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Publication numberUS7430170 B2
Publication typeGrant
Application numberUS 10/331,162
Publication dateSep 30, 2008
Filing dateDec 26, 2002
Priority dateDec 26, 2002
Fee statusLapsed
Also published asEP1593218A2, EP1593218A4, US20040125746, WO2004059416A2, WO2004059416A3
Publication number10331162, 331162, US 7430170 B2, US 7430170B2, US-B2-7430170, US7430170 B2, US7430170B2
InventorsAtul B. Mahamuni, Chi-Fai Ho
Original AssigneeNokia Siemens Networks Oy
Export CitationBiBTeX, EndNote, RefMan
External Links: USPTO, USPTO Assignment, Espacenet
System and method for implementing protocol stack across multiple chassis
US 7430170 B2
Abstract
A network gateway element is provided. The network gateway element appears as a single node to the external world, while it physically is maintained in at least two chassis. A routing node handles functions typically associated with routers, while another network element, such as a server, may handle functions typically associated with the server. The routing node may load-balance the traffic directed at the server. Additionally, the routing node may process packets for the server without the server having to become involved.
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Claims(21)
1. A network element that appears as a single node within communication network comprising:
a routing node configured to perform actions, including:
receiving a packet that is destined for a server address that is associated with a server node;
determining when to process the packet based on an inspection of the packet and processing efficiency of the routing-node and the server-node; and
processing the packet when so determined; otherwise sending the packet to the server node,
wherein the server node is configured to receive the packet sent by the routing-node, and process the packet, and wherein the router address and the server address are the same.
2. The network element of claim 1, wherein the network element is configured to act as both a host and a gateway.
3. The network element of claim 1, wherein the communication network is an internet protocol network.
4. The network element of claim 1, wherein the server address and the router address are an internet protocol address.
5. The network element of claim 1, wherein the routing node is further configured to load-balance traffic directed at the server node.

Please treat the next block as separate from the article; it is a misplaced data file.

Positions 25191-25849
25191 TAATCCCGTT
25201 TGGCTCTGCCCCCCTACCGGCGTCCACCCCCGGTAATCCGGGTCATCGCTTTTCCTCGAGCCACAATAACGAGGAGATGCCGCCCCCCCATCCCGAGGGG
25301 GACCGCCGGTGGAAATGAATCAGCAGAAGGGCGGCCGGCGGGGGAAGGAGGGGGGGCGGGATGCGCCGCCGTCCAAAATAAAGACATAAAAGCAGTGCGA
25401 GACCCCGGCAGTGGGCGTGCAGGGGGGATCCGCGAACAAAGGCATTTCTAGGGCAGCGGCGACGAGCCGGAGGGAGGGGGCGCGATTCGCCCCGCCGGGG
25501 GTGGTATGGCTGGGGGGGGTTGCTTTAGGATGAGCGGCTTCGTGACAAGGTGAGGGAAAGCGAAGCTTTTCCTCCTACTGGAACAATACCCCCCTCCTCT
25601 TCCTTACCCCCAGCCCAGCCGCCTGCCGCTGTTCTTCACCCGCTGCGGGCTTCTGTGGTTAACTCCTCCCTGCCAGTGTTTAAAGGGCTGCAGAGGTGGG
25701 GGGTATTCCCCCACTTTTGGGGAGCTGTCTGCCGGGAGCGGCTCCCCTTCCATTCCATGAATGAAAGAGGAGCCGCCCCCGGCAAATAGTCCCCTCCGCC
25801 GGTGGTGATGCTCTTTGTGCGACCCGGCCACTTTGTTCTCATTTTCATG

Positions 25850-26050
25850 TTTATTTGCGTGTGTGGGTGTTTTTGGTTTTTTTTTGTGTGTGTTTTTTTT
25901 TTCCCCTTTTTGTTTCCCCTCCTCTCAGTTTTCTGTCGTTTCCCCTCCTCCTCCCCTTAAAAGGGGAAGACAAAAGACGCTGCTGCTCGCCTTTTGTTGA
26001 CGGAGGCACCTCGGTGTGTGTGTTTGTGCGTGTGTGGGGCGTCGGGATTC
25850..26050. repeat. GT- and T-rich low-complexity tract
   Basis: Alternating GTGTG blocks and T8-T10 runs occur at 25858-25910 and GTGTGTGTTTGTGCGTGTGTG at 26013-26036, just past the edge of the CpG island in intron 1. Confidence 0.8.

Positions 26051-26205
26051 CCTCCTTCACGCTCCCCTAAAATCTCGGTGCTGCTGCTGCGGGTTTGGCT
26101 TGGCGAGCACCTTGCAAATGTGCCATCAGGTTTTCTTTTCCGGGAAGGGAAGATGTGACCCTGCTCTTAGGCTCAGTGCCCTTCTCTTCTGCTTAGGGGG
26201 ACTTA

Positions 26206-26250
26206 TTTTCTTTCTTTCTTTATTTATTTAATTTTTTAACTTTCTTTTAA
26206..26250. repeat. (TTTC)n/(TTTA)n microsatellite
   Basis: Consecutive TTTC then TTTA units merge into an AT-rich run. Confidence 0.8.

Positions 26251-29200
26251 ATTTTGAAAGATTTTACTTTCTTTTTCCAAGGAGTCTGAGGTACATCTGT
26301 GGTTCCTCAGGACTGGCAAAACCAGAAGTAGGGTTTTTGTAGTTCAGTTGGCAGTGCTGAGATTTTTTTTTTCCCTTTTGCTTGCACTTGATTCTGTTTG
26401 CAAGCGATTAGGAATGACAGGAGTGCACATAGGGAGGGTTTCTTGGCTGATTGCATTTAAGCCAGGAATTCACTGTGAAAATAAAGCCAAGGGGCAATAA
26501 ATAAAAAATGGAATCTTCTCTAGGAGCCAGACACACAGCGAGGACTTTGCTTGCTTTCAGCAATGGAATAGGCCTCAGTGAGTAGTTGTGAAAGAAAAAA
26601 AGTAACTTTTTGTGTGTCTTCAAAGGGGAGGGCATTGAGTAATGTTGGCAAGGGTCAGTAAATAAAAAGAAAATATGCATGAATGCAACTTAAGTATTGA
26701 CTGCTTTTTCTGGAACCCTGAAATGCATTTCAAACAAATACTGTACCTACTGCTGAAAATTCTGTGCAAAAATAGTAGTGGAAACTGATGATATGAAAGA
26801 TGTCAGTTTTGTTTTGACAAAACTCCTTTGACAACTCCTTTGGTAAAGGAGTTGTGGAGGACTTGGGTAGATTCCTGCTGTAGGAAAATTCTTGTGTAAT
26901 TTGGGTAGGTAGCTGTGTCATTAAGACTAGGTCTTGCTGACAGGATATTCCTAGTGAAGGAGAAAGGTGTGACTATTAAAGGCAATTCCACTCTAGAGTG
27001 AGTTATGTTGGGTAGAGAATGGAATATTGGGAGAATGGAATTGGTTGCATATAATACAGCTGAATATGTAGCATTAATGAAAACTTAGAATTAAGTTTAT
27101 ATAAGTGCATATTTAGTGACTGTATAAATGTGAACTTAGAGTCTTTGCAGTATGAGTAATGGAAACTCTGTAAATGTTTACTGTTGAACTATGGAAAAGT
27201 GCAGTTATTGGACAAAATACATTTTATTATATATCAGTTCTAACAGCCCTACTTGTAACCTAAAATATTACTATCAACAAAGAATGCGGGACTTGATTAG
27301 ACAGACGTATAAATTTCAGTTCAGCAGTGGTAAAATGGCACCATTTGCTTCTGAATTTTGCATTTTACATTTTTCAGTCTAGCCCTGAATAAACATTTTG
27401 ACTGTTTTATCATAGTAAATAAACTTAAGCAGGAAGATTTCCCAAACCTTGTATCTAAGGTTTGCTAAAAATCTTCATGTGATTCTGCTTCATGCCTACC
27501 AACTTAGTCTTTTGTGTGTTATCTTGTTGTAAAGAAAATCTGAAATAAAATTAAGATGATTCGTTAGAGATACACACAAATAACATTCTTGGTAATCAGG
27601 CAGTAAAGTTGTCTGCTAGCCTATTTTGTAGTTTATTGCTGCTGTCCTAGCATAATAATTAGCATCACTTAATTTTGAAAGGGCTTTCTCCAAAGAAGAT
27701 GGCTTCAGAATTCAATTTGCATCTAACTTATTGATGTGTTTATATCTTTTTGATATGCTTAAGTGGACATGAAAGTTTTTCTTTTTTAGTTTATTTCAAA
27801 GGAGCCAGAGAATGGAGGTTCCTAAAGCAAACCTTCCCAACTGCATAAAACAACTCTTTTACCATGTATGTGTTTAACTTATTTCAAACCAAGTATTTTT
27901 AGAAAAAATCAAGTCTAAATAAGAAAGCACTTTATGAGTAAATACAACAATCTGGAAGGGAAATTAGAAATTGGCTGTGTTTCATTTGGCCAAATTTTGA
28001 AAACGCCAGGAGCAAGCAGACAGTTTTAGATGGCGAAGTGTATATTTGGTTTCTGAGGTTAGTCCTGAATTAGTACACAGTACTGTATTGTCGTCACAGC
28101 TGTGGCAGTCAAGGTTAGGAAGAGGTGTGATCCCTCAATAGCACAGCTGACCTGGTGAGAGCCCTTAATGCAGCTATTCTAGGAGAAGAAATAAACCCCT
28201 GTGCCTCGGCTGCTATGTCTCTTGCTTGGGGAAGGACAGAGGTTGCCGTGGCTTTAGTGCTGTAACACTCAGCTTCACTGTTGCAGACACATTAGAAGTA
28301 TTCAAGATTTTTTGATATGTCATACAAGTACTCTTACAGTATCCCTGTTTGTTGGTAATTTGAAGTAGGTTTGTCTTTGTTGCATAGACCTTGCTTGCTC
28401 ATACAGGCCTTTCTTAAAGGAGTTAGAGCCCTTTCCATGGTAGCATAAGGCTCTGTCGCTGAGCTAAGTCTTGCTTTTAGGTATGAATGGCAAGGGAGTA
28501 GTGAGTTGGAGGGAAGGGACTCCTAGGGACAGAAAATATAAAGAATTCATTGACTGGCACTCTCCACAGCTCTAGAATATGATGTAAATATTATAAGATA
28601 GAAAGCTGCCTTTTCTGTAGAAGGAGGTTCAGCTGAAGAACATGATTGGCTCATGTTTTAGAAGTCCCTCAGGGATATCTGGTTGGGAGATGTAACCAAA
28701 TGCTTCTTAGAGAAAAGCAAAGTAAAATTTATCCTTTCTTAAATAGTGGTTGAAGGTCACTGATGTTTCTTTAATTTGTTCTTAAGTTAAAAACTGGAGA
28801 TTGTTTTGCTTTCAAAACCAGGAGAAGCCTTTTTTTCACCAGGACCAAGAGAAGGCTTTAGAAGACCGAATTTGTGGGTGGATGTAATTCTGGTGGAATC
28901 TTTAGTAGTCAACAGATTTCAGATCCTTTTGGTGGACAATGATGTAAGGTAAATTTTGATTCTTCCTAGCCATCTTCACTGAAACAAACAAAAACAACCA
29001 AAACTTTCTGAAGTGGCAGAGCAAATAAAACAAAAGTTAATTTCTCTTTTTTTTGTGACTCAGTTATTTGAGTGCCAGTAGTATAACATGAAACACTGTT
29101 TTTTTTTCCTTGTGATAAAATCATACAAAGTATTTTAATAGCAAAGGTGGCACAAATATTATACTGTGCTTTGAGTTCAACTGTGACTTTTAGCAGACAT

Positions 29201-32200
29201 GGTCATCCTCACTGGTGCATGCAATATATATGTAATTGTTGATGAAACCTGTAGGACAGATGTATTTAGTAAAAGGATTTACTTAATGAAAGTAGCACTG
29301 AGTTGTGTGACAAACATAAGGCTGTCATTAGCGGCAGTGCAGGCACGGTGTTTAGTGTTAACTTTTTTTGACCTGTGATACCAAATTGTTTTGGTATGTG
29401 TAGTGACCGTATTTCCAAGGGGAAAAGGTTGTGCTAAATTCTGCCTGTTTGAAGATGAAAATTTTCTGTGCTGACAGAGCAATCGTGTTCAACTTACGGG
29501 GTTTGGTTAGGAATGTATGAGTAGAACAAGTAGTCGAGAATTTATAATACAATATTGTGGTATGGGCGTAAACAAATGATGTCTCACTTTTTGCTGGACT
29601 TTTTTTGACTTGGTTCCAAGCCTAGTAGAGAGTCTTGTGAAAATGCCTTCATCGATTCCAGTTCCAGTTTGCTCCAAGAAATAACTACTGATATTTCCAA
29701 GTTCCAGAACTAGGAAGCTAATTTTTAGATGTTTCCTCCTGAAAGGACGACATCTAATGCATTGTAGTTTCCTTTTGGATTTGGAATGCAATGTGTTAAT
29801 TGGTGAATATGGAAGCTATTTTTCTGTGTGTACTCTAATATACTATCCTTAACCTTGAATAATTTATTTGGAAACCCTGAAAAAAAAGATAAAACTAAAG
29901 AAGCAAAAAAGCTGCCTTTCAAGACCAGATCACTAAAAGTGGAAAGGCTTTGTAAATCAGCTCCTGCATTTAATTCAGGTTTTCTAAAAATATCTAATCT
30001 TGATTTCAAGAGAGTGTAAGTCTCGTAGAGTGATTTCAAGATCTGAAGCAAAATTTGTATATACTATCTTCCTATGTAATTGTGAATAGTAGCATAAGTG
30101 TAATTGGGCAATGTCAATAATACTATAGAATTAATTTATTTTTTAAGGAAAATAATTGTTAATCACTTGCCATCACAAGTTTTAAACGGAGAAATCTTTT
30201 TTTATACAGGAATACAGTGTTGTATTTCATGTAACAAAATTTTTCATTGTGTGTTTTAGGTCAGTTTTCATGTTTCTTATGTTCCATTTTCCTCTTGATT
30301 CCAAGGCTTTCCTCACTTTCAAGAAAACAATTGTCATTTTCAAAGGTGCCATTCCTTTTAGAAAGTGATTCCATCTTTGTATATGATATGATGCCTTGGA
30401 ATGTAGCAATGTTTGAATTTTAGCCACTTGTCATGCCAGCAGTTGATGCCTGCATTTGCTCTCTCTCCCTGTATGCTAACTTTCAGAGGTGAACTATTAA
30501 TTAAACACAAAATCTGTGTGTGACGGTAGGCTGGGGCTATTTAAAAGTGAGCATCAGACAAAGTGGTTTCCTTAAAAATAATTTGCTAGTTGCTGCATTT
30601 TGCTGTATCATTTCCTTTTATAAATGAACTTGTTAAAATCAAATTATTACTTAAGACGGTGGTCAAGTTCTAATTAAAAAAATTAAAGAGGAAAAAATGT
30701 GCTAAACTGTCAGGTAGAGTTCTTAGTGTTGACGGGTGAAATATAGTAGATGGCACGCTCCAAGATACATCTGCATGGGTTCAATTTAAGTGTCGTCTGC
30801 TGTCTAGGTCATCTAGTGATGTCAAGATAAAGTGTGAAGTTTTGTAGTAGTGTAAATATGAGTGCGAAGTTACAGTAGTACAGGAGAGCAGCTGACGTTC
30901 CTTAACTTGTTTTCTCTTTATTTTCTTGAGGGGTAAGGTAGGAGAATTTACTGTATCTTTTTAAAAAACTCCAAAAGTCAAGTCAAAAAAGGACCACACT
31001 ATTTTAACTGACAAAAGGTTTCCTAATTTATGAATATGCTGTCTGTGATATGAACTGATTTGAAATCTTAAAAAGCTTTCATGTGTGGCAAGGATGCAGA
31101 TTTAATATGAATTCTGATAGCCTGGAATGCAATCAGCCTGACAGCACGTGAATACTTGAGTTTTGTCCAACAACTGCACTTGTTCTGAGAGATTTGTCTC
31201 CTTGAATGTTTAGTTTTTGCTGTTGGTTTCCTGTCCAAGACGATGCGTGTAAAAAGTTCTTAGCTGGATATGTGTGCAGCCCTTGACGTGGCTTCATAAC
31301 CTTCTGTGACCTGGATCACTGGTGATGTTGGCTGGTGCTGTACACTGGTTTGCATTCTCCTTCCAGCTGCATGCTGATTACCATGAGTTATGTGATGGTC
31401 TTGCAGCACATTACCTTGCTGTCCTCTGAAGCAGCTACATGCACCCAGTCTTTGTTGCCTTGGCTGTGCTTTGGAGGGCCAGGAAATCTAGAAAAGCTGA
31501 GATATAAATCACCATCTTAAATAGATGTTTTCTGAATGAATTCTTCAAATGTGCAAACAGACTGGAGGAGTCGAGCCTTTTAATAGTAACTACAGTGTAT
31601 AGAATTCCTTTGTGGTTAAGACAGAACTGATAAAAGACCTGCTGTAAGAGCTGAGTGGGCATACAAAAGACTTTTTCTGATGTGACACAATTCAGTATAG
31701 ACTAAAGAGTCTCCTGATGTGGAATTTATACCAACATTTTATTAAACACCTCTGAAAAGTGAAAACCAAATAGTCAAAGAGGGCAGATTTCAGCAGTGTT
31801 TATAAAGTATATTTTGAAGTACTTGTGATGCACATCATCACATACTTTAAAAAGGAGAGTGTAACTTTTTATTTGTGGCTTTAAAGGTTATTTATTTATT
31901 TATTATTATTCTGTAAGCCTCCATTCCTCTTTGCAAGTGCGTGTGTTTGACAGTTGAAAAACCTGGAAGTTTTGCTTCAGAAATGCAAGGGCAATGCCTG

6. The network element of claim 1, wherein the routing node is further configured to validate packets directed at the server.
7. The network element of claim 1, wherein the routing node and the server node are located within different physical chassis.
8. The network element of claim 1, wherein the routing node and the server node are located within the same physical chassis.
9. The network element of claim 1, wherein the server is further configured to deliver the packet to an application.
10. The network element of claim 9, wherein the action to perform on the packet includes processing the packet intended for the server node at the routing node.
11. The network element of claim 9, further comprising an inter-process communication layer configured to send the packet to the server node for processing.
12. The network element of claim 9, further comprising a Layer-4 that is configured to process the packet and deliver the packet to an application.
13. The network element of claim 9, wherein the server node is further configured to generate a packet, process the generated packet, preparing an internet protocol header for the generated packet, and send the generated packet to the router node for to forward the generated packet out an interface.
14. A method for receiving a packet from a network at a network element, comprising:
receiving a packet that is destined for a server address;
inspecting the packet;
determining an action to perform on the packet; and
handling the packet using a routing element having the same address as the server element when the action determined is more efficiently handled by the routing element than the server element, otherwise sending the packet to the server element for processing.
15. The method of claim 14, wherein the routing element address and the server address is an internet protocol address.
16. The method of claim 15, wherein the network element acts as both a host and a gateway.
17. The method of claim 14, wherein handling the packet further comprises load-balancing traffic directed at the server element.
18. The method of claim 14, further comprising receiving the packet at the server element and processing the packet by the server element.
19. The method of claim 16, wherein processing the packet further comprises sending the packet to an application.
20. A method for routing and processing a packet in a communication network having a network element that appears as a single node within the communication network, comprising:
receiving a packet by a routing node, the packet is destined for a server address that is associated with a server node;
determining by the routing node when to process the packet based on an inspection of the packet and processing efficiency of the routing-node and the server-node; and
processing the packet by the routing node when so determined, otherwise sending the packet to the server node and processing the packet by the server node,
wherein the router address and the server address are the same.
21. A router for receiving a packet from a network at a network element, comprising: